Affable and sharp, Mr. Glisan was credited with being a crucial government witness in the barge case, which resulted in five defendants being found guilty. Unlike other government witnesses, Mr. Glisan has less to gain from shading his testimony to fit the government's theory of the case because he is already serving his sentence, legal experts say.
Away from the courtroom, lawyers for both sides began hashing out the all-important jury instruction they will eventually submit to the court.
“I am not terribly optimistic after yesterday that we can get a charge together by agreement,” he said Saturday. “The judge will have to get into it and make some rulings.”
The “deliberate ignorance,” or “conscious avoidance,” charge made it fairly easy for jurors to find Bernard J. Ebbers, the former chief executive of WorldCom, guilty last year of conspiracy and fraud charges.
In a motion seeking a new trial, lawyers for Mr. Ebbers, who was sentenced to 25 years in prison, argue that jurors were told they could find him guilty based on “conscious avoidance” even without evidence that Mr. Ebbers “deliberately avoided learning any fact at issue.”
The judge in that case justified the charge on the grounds that the circumstances were “overwhelmingly suspicious” and that Mr. Ebbers had failed to question those suspicious circumstances.
Mr. Ebbers also struggled to win a “missing witness” charge, which defense lawyers in the Enron case are likely to seek as well. In the Ebbers case the judge denied defense motions to grant immunity to some witnesses or to allow use of previous statements to impeach the government's cooperating witnesses.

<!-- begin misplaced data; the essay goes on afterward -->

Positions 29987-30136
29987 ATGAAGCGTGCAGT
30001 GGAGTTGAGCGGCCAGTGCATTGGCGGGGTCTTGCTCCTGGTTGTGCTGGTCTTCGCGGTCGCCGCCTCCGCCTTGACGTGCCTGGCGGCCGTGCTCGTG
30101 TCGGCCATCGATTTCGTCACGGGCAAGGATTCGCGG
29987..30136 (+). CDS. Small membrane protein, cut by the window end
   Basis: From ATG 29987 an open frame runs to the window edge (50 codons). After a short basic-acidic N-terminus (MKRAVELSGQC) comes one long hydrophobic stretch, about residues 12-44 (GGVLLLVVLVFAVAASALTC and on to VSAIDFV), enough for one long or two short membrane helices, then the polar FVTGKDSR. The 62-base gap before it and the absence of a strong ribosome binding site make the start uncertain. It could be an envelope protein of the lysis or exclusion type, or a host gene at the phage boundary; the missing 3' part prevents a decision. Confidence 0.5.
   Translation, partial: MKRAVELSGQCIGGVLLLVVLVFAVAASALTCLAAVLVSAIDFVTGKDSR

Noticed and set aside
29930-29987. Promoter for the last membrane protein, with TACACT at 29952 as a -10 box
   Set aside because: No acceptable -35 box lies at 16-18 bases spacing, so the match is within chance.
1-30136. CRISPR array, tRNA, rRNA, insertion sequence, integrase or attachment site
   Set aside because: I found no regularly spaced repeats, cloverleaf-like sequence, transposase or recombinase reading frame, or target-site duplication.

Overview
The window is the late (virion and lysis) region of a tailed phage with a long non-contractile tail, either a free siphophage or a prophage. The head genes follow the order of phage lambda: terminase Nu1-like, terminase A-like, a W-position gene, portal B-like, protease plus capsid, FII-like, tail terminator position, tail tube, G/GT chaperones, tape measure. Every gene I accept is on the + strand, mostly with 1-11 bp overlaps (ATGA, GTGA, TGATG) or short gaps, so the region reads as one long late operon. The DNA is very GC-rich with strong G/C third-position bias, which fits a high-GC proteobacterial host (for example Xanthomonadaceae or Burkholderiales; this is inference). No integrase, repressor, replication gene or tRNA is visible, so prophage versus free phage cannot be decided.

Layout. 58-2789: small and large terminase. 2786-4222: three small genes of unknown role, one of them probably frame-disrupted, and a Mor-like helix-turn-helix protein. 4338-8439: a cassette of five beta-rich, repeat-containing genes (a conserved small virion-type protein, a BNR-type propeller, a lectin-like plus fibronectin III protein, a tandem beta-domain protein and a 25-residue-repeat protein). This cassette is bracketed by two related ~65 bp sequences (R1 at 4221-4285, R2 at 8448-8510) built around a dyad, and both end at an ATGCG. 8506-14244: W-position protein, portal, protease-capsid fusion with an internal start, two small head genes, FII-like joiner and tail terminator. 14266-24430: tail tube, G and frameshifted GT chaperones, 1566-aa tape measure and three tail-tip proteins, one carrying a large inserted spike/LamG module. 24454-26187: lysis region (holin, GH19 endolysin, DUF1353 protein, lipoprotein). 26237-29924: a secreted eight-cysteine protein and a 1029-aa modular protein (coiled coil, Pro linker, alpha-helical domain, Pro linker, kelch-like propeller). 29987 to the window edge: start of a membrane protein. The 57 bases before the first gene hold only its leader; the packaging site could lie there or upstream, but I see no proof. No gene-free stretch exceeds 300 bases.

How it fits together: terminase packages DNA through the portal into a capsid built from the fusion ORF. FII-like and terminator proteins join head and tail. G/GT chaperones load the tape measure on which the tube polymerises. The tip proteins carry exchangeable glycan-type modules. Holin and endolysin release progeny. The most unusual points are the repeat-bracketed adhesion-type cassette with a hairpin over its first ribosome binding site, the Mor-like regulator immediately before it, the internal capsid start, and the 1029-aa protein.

Absent that, Mr. Ebbers's lawyers sought to instruct jurors that certain witnesses were “missing” because they were under government control, had indicated they would exercise their Fifth Amendment right against self-incrimination and were not given immunity by the court to testify for the defense.
Lawyers for Mr. Skilling and Mr. Lay are facing the same challenges in responding to testimony by government cooperators testifying under plea agreements. Most of the government cooperators, including Michael J. Kopper, a close confidant of Mr. Fastow; and David B. Duncan, the former Andersen partner who had approved much of Enron's questionable accounting, have told defense lawyers they would invoke Fifth Amendment rights.
Others important Enron figures who have not been charged, like the former Enron president Greg Whalley, also have indicated they would invoke the Fifth if called.
That would make it tough for the defense to disprove Mr. Delainey's accusations about what was said at the March 2001 meeting in Mr. Skilling's office. All but one participant in the meeting — a former Enron accountant, Wesley H. Colwell — is likely to be unavailable for the defense.
Mr. Colwell testified earlier in the trial for the government but was not asked about his role in the effort to shift losses out of the retail unit.
Another participant in the meeting that day, Mr. Causey, is not likely to be called by the government except as a rebuttal witness, if at all, prosecutors have said.